Joan of Arc Returns

Joan of Arc Returns Joan of Arc 1869 British Library

Joan of Arc Returns Joan of Arc 1869 British Library

It was on this day in 1431 that Joan of Arc was burnt at the stake. Some say that she did not die; that another woman was burnt in her place. And some say that she cannot die, but will return when France is in peril. Visions of the Maid inspired French soldiers of the Great War, just as the Angel of Mons legend stirred the English. But even before the first mutterings of war, La Pucelle returned to a small village in France, perhaps to warn of the approaching storm.




Strange tales were told recently of some little French girls having seen and conversed with a vision of Jeanne d’Arc at the village of Alzonne. Among the superstitious people of the district the greatest excitement was caused, and since the first occurrence there have been many others. Not only two little girls, but 50 or a hundred persons are reported to have had visions. Some allege that they have seen only a virgin, which might mean the Virgin Mary, and others state distinctly that what they believe they saw was Jeanne d’Arc–but some perceived her as a shepherdess, others on horseback with a banner, and others in shining mail, proceeding to the coronation of King Charles at Rheims.

A priest from Tarbes, who spent his vacation near the spot, questioned many of the persons who say they had visions, and he states that what surprises him is the large number of persons, about 100, who seem to have seen something. First there were four little girls, Marie Louise Flouret, Jeanne Marie Claret, and two sisters named Catharie, who on June 26 had a vision. Three of the four children gave details. The elder of the two Catharie children said, “We saw a lady in white, with a blue girdle.’ and the next day she said, “The lady had a child in her arms.”

She was asked. “Was it the child Jesus?” She replied that she did not know.

Marie Louise Flouret did not tell of what she had seen till two days after. Up to July 14 different people saw, as the children had seen, vague figures, white robes, heads crowned with roses, blue girdles, two maidens clad in white linen, and so on. But, on July 14, two little girls named Peramont and Jambert appeared on the banks of the Fresquel. This is what the children said: “We saw a woman standing upright, clad in shining armour, with lowered visor, her sword by her side, and a banner in her hand.”

Alleged Apparitions.

From that time the alleged apparitions continued. They differed in character, but were always connected with Jeanne d’Arc or her history. Other curious stories come from Alzonne. A woman of 36, Cecile Lamillot, a miller’s wife, has a field near a bridge over the Fresquel, close, to where the apparitions were seen. This woman knew nothing of the apparitions. On July 14 she saw a steel-clad man. She was afraid, and when told about the visions of others she said: “That does not look like the saints.” She returned to the village, where she met Madame Jambert. She said to her, “I saw something, but I was frightened, for it was in armour.”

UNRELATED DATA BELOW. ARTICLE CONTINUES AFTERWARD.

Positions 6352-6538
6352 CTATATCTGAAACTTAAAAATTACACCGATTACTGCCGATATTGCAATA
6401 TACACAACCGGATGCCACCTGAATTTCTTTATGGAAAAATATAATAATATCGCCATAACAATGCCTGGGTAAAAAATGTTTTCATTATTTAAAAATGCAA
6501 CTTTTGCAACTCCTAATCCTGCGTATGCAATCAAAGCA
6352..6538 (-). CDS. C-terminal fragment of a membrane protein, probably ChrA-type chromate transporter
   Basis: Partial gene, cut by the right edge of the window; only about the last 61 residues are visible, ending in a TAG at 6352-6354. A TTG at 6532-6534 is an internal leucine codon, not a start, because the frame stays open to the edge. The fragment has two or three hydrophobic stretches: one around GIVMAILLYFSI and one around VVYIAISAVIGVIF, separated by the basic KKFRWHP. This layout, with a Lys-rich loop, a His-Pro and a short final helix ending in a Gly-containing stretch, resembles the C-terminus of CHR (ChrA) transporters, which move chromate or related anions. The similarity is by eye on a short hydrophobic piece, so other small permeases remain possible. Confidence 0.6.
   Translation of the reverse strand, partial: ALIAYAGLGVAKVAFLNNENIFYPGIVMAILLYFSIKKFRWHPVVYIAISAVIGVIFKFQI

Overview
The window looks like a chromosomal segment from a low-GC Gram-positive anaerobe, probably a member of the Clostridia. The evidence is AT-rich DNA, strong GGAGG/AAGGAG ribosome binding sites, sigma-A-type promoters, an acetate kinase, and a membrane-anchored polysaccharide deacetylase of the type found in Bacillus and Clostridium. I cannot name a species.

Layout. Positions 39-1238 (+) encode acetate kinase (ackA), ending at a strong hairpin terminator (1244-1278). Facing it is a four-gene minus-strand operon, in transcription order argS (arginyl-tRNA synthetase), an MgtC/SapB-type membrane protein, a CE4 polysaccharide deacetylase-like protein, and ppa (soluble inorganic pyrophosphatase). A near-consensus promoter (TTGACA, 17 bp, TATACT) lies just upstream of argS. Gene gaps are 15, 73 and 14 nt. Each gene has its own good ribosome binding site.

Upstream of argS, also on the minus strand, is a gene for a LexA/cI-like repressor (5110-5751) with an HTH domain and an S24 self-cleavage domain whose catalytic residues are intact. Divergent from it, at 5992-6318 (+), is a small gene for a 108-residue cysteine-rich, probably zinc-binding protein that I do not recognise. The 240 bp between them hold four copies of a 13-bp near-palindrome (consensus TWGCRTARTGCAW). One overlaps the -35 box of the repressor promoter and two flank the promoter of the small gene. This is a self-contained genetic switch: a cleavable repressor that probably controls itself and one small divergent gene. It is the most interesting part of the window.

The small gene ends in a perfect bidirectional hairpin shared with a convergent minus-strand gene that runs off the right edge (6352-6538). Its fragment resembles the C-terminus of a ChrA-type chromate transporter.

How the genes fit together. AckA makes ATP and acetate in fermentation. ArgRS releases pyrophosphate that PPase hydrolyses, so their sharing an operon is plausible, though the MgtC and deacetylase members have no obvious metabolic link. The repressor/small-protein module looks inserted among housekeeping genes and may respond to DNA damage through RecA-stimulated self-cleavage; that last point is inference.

“But, my good woman,” explained Madame Jambert, “it was Jeanne d’Arc.”

A butcher’s apprentice who lives in Carcassonne said “I saw her first dressed as a warrior, then as a shepherdess, and then again as a warrior. I was surprised, but I had no fear, although her white horse advanced towards me. Some days after, when I came to pay for some oxen I had bought at Alzonne, urged by my friends I returned to the banks of the Fresquel, and this time I saw the Holy Virgin. Yet I assure you I don’t often say my prayers.”

An old schoolmaster of the Lycee of Perpignan, who is retired and lives at Castelnaudary, a M. Calmette. stated that he saw on the evening of July 24, on the square opposite the station of Alzonne, in an opening between the poplar trees, the figure of the Virgin clad in a white robe and reposing on the sward. Finally, Henrietta Jambert persists in maintaining that she distinctly saw Jeanne d’Arc as a shepherdess, at her house at Domremy, and again as a warrior leading King Charles to his coronation at Rheims; and Cecile Lamillot, a miller’s daughter, asserts that on the evening of August 26 she saw in the sky flaming letters which she copied, and which are a Latin invocation to the Maid of Orleans.

New Zealand Herald, 11 October 1913: p. 2

So many points of interest in this little-known series of apparitions! There seems confusion over whether Cecile Lamillot is the miller’s daughter or his wife. Henrietta Jambert is also said to have seen the Latin writing in the sky, as in the De Villiers article below. Heads crowned with roses might be extrapolated from May-day crownings of the Virgin Mary or from Our Lady of La Salette, seen in 1846. The vacationing priest from Tarbes must surely have been familiar with Marian apparitions: Tarbes was at that time the Diocese of Lourdes, where in 1858 Bernadette saw a lady in white wearing a blue sash.  Did he perhaps ask leading questions of his young witnesses?